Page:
Advancing Women Of Color, Should You Be Doing More?

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  • 9/5/2017 ALLIES TO PEOPLE OF COLOR


Gender Leadership Group Blog:

Advancing Women Of Color, Should You Be Doing More?

 

This Tuesday we will do a live Better Man Chat on Twitter entitled, Allies To People Of Color (see details above).  Meantime, In Walking The Talk Pt. 3, Advancing Women Of Color, Should You Be Doing More? Rayona Sharpnack, Founder of The Institute For Women's Leadership indicates that for women of color it is "10 x harder" to advance in the corporate world than it is for white women.  33% of the officers at Genentech are women. Julius Prior III, now former Head of Innovation, Diversity & Inclusion at Genentech addresses a number of topics in relation to advancing women of color including what the benefits of advancing women of color are, plans for advancing women of color, and what challenges they or other companies might face in advancing women of color.  As you watch the video or read the transcript below, we invite you to consider if you or your company should be doing more to help advance women of color.

AS YOU WATCH THE VIDEO OR READ THE TRANSCRIPT BELOW, WE INVITE YOU TO CONSIDER IF YOU OR YOUR COMPANY SHOULD BE DOING MORE TO HELP ADVANCE WOMEN OF COLOR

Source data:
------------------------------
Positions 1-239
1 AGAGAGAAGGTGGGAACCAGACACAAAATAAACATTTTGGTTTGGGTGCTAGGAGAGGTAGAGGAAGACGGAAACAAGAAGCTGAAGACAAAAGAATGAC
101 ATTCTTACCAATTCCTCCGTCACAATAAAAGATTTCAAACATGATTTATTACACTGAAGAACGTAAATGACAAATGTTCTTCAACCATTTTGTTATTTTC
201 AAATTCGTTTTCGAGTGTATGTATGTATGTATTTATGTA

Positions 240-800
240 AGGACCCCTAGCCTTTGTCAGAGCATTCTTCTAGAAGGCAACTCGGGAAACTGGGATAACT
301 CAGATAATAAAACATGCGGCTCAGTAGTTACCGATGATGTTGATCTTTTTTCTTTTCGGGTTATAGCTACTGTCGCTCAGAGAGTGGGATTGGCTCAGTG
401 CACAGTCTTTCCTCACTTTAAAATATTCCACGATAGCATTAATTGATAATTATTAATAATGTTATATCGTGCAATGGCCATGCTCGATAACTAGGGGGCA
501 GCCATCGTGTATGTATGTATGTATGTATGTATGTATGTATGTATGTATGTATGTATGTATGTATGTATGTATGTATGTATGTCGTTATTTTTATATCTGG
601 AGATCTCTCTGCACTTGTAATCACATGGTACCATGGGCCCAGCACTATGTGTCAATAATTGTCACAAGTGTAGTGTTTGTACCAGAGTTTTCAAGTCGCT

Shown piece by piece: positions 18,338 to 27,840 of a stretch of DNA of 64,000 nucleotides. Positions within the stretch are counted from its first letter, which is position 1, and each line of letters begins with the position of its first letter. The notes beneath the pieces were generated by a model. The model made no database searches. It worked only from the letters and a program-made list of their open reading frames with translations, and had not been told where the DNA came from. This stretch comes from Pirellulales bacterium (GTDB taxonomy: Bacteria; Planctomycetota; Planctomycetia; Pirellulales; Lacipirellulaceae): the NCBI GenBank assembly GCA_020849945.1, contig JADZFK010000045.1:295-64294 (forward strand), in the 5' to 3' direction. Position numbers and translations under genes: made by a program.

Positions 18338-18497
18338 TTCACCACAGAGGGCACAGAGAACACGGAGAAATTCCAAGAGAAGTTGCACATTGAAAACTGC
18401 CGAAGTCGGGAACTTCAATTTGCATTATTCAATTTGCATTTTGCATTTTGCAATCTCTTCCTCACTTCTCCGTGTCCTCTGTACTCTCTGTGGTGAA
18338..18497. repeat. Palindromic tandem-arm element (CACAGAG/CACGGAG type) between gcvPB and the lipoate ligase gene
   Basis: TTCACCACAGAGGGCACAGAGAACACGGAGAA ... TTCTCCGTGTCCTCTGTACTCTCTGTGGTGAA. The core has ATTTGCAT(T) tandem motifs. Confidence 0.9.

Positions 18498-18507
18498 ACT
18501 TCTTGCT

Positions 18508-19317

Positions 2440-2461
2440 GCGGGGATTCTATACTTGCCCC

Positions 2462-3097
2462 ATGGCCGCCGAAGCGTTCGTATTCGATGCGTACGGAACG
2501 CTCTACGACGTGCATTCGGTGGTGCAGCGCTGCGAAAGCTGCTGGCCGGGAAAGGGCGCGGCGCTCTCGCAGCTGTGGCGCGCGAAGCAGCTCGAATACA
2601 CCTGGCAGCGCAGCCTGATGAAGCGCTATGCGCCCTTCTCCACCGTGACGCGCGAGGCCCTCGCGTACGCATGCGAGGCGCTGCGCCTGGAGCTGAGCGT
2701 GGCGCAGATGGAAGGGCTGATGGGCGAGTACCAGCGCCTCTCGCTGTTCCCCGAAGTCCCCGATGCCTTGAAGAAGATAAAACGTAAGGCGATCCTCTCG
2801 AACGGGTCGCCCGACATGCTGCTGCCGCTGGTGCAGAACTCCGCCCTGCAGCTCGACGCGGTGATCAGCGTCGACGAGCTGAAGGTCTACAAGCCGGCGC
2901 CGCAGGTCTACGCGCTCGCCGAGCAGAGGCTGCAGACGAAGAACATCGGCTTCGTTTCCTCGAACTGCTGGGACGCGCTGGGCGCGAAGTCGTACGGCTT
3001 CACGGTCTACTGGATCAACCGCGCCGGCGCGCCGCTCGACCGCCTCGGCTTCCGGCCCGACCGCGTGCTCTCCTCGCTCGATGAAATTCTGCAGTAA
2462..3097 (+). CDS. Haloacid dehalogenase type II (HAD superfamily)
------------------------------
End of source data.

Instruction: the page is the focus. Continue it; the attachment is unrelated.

Rayona Sharpnack:

I'm particularly interested in the plight of women of color.  It's one thing to be disadvantaged as a white woman and feel all those thousand, you know, death by a thousand paper cuts?   But for women of color, it's like ten times harder.  And I just want to know, what have you seen?  And what have you been able to do?  Have your companies done anything specifically for that population?  Like made sure that you're treating that population uniquely and not just saying “all women”?   So maybe you can start with Genentech, do you folks have a specific initiative?  Or not yet?

Julius Prior III:

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Yeah, it's really interesting.  Genentech has done, we've done, an unbelievable job in terms of really recognizing and moving women into leadership roles.  About 10 to 12 years ago, there were almost no women officers in the company and now we've got about 14,000 - 15,000 people in the company, about 12,000 in South San Francisco, at our campus down there, and we have a big manufacturing facility across the bay over in Vacaville, so now thirty-three percent of the officers at Genentech are women.